We are always growing as photographers and artists.  This statement is not aimed at preventing growth in creativity of artistic vision.  Couples hire You.  And they hire You based on the creativity and quality of your work they have seen.  Having a vision for your work and developing a style allows couples to see exactly what they are getting.  I always show couples full weddings, usually in the form of an album, so they can see what a wedding I have photographed looks like from start to finish.  This allows the couple to build confidence in your ability to tell their wedding day story from start to finish.


I know there is a lot of debate about whether or not photographers should give a disc of images to couples due to concerns about quality control and rights as an artist.  I only want to share the reasons why I do it.

People love looking at photos.  You know that even today you probably looked at the photos of a person you barely even know on Facebook or maybe even a complete stranger.  Don't be embarrassed...we all do it.  I want to share an example of what can happen when you give a disc of images to your couple.  Today one of my awesome brides posted her photos:



Cara posted two albums totaling over 370 photos.  She also went through and tagged most of the people in the photos.


Just take a second think about how many people  have had the opportunity to look at these photos today.  First of all this will pop up on most of the walls of Cara's 1,095 Facebook friends. It will also pop up on the walls of the friends of the people who were tagged in the photos.  There are 10 bridesmaids tagged in this photo alone.  It gets kind of awesome when you think about how far this can go.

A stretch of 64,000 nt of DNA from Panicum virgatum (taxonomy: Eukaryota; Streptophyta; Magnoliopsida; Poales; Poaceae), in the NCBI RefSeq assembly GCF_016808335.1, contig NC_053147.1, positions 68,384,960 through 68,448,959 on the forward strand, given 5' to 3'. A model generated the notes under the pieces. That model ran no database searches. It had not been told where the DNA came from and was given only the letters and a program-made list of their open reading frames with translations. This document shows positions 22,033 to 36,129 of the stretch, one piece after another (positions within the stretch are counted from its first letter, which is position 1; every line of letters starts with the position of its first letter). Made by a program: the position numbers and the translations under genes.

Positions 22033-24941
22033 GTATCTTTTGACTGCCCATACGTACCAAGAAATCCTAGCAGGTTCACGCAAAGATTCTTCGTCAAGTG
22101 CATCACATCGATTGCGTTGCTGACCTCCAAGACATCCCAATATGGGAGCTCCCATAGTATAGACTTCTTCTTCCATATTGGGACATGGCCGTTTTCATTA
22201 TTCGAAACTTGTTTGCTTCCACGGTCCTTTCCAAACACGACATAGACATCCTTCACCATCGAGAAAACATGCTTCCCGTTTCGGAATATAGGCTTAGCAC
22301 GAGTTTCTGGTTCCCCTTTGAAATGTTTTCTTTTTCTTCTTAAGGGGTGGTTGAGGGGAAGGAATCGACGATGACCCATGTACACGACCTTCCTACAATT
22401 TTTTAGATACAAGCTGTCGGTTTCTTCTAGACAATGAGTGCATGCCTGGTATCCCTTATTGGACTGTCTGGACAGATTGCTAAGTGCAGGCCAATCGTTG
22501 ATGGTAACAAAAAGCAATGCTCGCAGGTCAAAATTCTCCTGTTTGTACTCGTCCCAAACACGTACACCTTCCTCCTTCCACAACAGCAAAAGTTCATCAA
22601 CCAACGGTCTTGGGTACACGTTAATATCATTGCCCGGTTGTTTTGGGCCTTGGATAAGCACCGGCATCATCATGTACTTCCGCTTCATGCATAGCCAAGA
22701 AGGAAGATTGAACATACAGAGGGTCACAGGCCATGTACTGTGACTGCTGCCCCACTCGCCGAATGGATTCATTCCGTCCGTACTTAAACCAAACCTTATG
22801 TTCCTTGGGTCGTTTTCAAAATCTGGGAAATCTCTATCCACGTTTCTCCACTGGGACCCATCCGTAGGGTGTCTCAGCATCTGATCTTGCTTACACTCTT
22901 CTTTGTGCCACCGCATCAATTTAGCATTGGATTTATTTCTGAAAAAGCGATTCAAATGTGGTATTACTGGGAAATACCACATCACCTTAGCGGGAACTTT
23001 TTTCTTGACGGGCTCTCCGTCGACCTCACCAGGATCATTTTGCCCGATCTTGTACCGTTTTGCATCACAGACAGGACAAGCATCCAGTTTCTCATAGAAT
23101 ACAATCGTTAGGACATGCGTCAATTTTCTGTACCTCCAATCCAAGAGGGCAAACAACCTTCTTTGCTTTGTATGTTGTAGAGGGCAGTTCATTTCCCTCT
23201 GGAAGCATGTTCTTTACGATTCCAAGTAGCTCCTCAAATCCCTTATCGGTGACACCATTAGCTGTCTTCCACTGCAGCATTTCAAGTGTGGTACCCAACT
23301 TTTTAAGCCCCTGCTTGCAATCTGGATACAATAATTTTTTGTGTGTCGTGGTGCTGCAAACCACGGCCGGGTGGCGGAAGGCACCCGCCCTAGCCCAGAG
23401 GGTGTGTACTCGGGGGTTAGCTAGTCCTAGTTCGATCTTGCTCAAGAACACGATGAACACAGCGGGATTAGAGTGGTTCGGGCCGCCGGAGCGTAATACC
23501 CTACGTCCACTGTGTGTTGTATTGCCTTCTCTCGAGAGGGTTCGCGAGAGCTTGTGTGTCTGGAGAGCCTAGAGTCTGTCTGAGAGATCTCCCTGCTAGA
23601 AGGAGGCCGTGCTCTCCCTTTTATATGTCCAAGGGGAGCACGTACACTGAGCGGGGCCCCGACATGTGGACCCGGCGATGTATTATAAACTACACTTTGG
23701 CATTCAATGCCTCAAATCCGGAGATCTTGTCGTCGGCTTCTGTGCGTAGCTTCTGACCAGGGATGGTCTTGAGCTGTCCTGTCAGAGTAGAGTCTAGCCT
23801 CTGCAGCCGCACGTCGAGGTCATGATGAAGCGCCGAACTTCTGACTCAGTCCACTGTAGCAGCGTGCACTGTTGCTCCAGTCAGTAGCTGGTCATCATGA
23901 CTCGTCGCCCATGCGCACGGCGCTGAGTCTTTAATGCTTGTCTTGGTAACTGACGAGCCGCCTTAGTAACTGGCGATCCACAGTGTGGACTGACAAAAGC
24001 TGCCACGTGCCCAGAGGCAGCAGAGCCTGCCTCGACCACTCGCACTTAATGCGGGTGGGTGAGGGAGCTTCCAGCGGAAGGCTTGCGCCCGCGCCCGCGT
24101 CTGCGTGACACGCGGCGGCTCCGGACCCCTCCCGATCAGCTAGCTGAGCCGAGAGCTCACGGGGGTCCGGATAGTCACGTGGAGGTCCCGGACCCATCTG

These three things working together are really powerful for booking weddings.  People can trust you because you shot "So and So's" wedding.  If they still have doubts they can contact that person and ask what they thought of you.  If you were nice and produced the quality of work the couple was expecting they will give you a killer reference.  This makes it so easy for other couples to trust you and have confidence in the work you produce.  It eliminates ambiguity and doubts from the wedding photographer booking equation.

There are several other elements that go into being a great wedding photographer, but I hope this has been encouraging for you.





Window Light

Sometimes I find myself shooting winter weddings when it is below freezing outside and the bride usually doesn't want to spend more than a few minutes (if anytime at all) outside in the cold.  Can't say I blame her.  I have studio lights that I bring for this situation to make an ugly or boring church look more interesting, but the first thing I always look for is a large window.  I love using a large window for lighting.  The light is soft and beautiful, which everyone appreciates when you are taking their portrait.  A good lighting principle to know is:  "The larger the light source the softer the light."  If you can find a large window to use you can create some really beautiful and flattering portraits.  Here are some things to remember about using a window as your main light source:

1. Shadows on the Face

Since you are only using one light source you need to make sure you are positioning your subject to match the look you are going for.  If you have one side of their face against the window and they are looking straight at you, the other side of their face will most likely be dark = Half their face is lit and the other half is dark.  You can move your subject to where the window is more directly in front of them or have them look out the window to create a more balanced lighting situation.

2.  Use the Window for all it has to Offer

Sometimes, you may find yourself with only one location to shoot indoors.  You have to be able to get as much variety out of that one place as possible.  In the photos below you will notice how many different ways you can use a Window as your main light source by moving your subject and moving yourself.  Shoot from far back and then move in for a really tight portrait.  One of my favorite shots is to have a Bride sit by a large window and shoot from above.  You can also play with exposure settings to create a silhouette or blow out the background.

3. Diffuse the Light

If the window you are using has sheer white window curtains you can use it to make the light even softer.

4.  Competing Light Sources

If I can, I will turn off or eliminate any competing light sources so I do not have white balance issues.